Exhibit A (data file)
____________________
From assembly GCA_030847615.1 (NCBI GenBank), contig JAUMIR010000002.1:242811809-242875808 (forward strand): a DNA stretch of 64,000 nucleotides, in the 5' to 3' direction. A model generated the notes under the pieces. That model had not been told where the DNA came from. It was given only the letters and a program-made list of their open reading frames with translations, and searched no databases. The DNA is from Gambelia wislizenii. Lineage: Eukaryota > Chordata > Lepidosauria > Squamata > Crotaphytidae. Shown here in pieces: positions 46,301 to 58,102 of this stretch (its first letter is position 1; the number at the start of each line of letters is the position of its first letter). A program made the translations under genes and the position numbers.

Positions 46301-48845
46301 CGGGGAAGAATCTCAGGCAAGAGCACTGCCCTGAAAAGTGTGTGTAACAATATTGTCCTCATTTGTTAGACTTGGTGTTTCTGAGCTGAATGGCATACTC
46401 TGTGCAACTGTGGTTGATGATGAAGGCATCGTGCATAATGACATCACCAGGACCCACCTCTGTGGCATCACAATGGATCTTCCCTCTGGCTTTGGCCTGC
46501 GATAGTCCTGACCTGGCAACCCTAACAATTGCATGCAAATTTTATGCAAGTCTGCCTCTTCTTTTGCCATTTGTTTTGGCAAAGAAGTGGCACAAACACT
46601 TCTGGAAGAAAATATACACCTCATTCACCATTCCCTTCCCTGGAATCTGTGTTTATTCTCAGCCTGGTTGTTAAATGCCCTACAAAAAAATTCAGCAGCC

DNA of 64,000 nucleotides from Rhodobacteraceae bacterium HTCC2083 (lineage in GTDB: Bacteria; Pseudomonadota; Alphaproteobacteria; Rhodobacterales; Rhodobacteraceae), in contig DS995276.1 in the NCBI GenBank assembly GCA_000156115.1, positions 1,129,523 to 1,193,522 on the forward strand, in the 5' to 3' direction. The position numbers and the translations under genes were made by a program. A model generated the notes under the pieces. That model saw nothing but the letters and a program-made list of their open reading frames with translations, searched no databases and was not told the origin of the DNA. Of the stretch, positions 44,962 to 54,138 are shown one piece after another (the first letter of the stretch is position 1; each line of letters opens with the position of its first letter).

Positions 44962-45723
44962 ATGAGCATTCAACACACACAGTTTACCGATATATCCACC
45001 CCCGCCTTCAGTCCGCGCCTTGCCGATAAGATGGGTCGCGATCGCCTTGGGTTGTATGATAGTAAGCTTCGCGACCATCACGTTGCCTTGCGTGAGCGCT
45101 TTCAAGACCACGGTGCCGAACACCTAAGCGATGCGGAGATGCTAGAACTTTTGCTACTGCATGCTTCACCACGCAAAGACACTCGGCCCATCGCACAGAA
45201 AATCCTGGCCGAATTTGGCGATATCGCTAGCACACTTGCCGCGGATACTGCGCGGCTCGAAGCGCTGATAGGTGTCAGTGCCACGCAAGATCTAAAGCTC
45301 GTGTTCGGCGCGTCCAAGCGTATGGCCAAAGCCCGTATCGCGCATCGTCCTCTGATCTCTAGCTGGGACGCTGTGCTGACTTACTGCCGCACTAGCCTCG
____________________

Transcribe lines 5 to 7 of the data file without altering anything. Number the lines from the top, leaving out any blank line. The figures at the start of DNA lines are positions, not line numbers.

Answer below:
46501 GATAGTCCTGACCTGGCAACCCTAACAATTGCATGCAAATTTTATGCAAGTCTGCCTCTTCTTTTGCCATTTGTTTTGGCAAAGAAGTGGCACAAACACT
46601 TCTGGAAGAAAATATACACCTCATTCACCATTCCCTTCCCTGGAATCTGTGTTTATTCTCAGCCTGGTTGTTAAATGCCCTACAAAAAAATTCAGCAGCC

DNA of 64,000 nucleotides from Rhodobacteraceae bacterium HTCC2083 (lineage in GTDB: Bacteria; Pseudomonadota; Alphaproteobacteria; Rhodobacterales; Rhodobacteraceae), in contig DS995276.1 in the NCBI GenBank assembly GCA_000156115.1, positions 1,129,523 to 1,193,522 on the forward strand, in the 5' to 3' direction. The position numbers and the translations under genes were made by a program. A model generated the notes under the pieces. That model saw nothing but the letters and a program-made list of their open reading frames with translations, searched no databases and was not told the origin of the DNA. Of the stretch, positions 44,962 to 54,138 are shown one piece after another (the first letter of the stretch is position 1; each line of letters opens with the position of its first letter).